Other fortifications around Weesp, simplified from the Defence Line of Amsterdam website, are:
- Fort Uitermeer (1845). Protecting the lock of the old canal to 's-Graveland, where it joins the Vecht. On the right bank of the Vecht, 4 km East of Weesp. The fort was blown up after WWII, and is (partly) being restored. You can walk for free around the ruins.
- bunker cluster Uitermeer (1932 and 1939), around the fort. Visible from the main road Weesp-Hilversum (N236), and from the cycle path to Bussum.
- bunker cluster Hakkelaarsbrug (1931), on both sides of the A1 motorway, near the bridge carrying the rail line to Almere. Some visible from the road to Muiderberg.
- bunker cluster Muiderberg (1939), most are hidden in the woods around the village.
- Fort near Hinderdam (circa 1848). On an island in the river Vecht, about 1 km South of the N236 bridge. Not accessible.
- Fort near Nigtevecht (1904). Along the Western side of the Amsterdam-Rhine Canal, 2 km South of Weesp. This fort is generally not open to the public.
Bus 110 takes you from Weesp to the fortified town of Muiden in just 5 minutes, and the medieval Muiderslot castle is another 10 minutes walk from the bus stop. You can also walk along the Vecht river, it would take about an hour from Weesp to the castle (walking the long and most scenic route along the eastern bank of the river).
You can walk across the fields south of Weesp, through the Aetsveldsche Polder, on an old road (Aetsveldseweg). Most of it is unsurfaced. It starts beside the street map, just south of the traffic lights, where the main road (N236) cross the Van Houtenlaan, south of the centre. When you reach the Vecht again, Fort Hinderdam is about 500 m to the left. The planned A6-A9 motorway will cut through this polder. Walk on past the fort, and the road will bring you back to Weesp (via Lage Klompweg and Utrechtseweg).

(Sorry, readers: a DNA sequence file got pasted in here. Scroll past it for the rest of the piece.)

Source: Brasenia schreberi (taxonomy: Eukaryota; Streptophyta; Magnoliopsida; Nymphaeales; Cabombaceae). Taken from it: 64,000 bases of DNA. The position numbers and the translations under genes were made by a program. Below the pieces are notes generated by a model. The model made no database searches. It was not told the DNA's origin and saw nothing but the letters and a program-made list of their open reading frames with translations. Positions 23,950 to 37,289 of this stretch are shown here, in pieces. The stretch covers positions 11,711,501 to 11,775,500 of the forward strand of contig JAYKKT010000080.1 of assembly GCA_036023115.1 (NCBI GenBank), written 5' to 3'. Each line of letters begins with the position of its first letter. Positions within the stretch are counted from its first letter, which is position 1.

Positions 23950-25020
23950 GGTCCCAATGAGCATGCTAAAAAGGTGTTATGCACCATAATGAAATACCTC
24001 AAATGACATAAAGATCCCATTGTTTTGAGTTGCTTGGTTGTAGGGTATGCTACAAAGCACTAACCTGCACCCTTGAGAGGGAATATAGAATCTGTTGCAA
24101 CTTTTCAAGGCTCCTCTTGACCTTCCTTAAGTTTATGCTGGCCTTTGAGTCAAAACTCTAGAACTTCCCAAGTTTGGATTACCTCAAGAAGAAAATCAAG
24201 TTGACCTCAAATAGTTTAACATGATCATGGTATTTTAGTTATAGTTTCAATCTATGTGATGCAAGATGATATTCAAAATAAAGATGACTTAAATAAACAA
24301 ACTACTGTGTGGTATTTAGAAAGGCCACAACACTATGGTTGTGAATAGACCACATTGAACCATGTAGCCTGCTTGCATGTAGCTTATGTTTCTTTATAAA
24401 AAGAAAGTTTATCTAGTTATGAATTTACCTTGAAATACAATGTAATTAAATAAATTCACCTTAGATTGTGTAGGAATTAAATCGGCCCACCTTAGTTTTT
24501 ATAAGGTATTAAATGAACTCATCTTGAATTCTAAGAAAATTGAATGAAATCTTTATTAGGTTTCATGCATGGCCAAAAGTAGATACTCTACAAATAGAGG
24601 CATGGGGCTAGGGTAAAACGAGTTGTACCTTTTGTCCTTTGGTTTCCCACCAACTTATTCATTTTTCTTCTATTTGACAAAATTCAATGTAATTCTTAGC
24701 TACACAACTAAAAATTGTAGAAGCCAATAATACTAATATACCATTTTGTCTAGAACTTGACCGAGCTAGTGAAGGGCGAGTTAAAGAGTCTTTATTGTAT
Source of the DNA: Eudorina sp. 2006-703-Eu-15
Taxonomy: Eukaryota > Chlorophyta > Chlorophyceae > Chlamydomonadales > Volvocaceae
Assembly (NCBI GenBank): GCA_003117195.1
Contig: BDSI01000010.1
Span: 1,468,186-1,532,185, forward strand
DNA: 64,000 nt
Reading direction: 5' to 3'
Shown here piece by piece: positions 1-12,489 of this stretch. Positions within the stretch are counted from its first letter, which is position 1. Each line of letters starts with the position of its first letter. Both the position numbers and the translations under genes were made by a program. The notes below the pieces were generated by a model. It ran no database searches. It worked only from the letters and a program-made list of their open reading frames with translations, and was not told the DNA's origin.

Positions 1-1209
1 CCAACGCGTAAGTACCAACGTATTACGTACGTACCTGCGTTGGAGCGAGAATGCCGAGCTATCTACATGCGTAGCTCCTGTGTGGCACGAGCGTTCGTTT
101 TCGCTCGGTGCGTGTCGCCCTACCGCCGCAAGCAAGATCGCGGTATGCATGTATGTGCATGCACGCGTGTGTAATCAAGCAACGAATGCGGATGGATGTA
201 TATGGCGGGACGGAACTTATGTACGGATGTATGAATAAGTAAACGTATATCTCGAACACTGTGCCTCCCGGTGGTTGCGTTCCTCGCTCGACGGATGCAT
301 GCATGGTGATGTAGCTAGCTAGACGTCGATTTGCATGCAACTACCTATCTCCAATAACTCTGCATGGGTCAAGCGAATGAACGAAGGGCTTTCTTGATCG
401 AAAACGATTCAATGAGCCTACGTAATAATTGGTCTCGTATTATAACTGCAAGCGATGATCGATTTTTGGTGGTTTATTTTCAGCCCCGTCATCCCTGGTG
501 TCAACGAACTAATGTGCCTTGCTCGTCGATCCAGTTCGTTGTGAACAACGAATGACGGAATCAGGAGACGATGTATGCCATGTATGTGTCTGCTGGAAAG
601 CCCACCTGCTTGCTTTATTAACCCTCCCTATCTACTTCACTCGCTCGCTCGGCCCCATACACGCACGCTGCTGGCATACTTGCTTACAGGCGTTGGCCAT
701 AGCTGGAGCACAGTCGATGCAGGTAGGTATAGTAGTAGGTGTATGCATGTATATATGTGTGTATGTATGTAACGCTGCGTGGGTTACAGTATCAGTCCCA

Cycling around Weesp
If you came from Amsterdam by bike, you can cycle on to Muiden and cycle back from there: that will add about 3 km to the trip. You can also cycle to several villages, the Naardermeer Nature Reserve, and Naarden fortress.
If you arrive in Weesp by train, you can rent a bicycle at the bikeshop at the station. Practical information on cycling in the region on this linkpage. There's also a GoogleMap with a lot of pictures of the region. Look on GoogleMaps (in User-created content) for "Places of interest, just east of Amsterdam".
To cycle eastward out of Weesp: pass the circular fort, and cross the bridge. Turn left to reach Muiden along the right bank of the Vecht. For Muiderberg, Naarden and Bussum, turn right along the ‘s-Gravelandseweg, the right bank of the Vecht.
- for Bussum, continue to the lock at the start of the old canal to ‘s-Graveland. Go right of the lock, and follow the cycle path alongside the canal, and across the fields toward Bussum (12 km).
- otherwise, about 4 km from Weesp (after farm nr. 45), turn left into Keverdijk road. (This is before the lock). Cross the rail line, and after about 1 km, the road forks.
- the right fork, Visserijpad, leads to the entrance of the Naardermeer nature reserve  [dead link], 6 km from Weesp. To reach Naarden continue along this almost unused road, for another 5 km, past some houses, to an apartment block just inside Naarden. Turn left there, along Koningin Wilhelminalaan, to the fortress.
- the left fork leads past a windmill and across the motorway, go straight on at the traffic lights to Muiderberg (9 km).